The NCAA Board of Governors announced this morning that it will be expanding its Confederate flag policy to prevent any NCAA championship events from being played in states where the symbol has a prominent presence.
In a statement released this morning, the NCAA condemned symbols or acts of discrimination and oppression.
“There is no place in college athletics or the world for symbols or acts of discrimination and oppression,” said Michael V. Drake, chair of the board and president of the Ohio State University. “We must continually evaluate ways to protect and enhance the championship experience for college athletes. Expanding the Confederate flag policy to all championships is an important step by the NCAA to further provide a quality experience for all participants and fans.”
Prior to today’s announcement, the Association’s previous policy barred states that displayed the Confederate flag from being awarded championship sites in advance. However, if a college or university team earned the right to host a championship game based on its tournament seeding or ranking — considered a non-predetermined award — the team could host on its college campus or in its home territory.
Mississippi is the only state currently affected by the NCAA’s policy.
The NCAA Confederate flag policy was originally implemented in 2001 by the NCAA Executive Committee (now the Board of Governors) due to the flag’s prominence in various states.
“Competing in an NCAA championship is a special experience for college athletes who compete at the highest level and we are grateful for the college athlete voice leading to this decision,” said Mark Emmert, NCAA president. “We must do all we can to ensure that NCAA actions reflect our commitment to inclusion and support all our student-athletes. There can be no place within college sports where any student-athlete is demeaned or unwelcome.”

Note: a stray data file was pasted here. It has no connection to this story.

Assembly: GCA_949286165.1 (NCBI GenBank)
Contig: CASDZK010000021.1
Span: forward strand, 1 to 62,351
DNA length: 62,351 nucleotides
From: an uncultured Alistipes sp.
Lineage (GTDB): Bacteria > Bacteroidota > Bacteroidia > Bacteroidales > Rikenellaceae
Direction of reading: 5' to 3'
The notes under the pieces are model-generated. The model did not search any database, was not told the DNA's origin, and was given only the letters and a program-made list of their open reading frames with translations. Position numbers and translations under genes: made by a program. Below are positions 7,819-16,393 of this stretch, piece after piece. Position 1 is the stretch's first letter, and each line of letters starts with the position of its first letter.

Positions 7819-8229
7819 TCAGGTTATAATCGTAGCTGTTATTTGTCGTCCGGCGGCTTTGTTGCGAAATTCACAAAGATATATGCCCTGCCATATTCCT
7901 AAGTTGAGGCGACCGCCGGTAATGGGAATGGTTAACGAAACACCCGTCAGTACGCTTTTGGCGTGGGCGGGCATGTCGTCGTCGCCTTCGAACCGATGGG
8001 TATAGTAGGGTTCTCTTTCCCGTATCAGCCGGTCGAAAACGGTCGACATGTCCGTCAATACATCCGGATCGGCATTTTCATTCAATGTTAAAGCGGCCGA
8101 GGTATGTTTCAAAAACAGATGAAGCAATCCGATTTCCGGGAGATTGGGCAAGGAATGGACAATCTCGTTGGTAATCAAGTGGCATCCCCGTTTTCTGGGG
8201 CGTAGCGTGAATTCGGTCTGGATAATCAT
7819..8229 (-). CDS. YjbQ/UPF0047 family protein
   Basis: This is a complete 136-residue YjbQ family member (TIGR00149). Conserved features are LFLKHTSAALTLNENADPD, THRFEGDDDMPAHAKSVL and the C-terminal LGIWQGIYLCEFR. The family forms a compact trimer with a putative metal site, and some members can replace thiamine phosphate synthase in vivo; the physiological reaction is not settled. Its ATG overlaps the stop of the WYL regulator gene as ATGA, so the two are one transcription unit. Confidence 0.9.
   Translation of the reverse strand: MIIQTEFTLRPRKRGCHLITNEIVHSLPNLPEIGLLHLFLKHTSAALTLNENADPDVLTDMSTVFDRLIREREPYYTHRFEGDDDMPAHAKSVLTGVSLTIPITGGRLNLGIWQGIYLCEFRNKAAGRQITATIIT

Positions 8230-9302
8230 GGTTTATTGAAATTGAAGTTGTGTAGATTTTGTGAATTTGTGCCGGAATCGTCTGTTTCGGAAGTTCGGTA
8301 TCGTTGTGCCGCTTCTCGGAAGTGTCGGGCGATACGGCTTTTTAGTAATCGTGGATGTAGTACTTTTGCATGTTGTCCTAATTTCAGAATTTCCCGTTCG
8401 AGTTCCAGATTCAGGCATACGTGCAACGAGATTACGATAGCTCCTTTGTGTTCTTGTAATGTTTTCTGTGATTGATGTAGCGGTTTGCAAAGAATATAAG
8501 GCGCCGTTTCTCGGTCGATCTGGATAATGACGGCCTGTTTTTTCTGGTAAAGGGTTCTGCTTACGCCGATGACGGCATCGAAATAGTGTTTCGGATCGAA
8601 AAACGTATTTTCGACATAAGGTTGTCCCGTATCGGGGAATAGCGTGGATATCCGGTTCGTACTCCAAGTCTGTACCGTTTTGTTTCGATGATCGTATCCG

The Executive Committee reviewed the policy in 2014, per a request by the NCAA Minority Opportunities and Interests Committee. The policy remained unchanged, which allowed schools competing in sports such as baseball, softball, lacrosse and later women’s basketball the opportunity to host preliminary non-determined championship events in their home state, which included Mississippi. That will no longer be allowed under the expanded flag policy.
The NCAA requires city and state officials bidding on its tournaments to indicate how it expects the events to be safe, accessible, respectful and welcome to all. The NCAA hosts 90 championships in 24 sports every year.
On Thursday, the SEC requested Mississippi change its state flag, which prominently features the Confederate symbol.
“It is past time for change to be made to the flag of the State of Mississippi,” said SEC Commissioner Greg Sankey. “Our students deserve an opportunity to learn and compete in environments that are inclusive and welcoming to all.
“In the event there is no change, there will be consideration of precluding Southeastern Conference championship events from being conducted in the State of Mississippi until the state flag is changed.”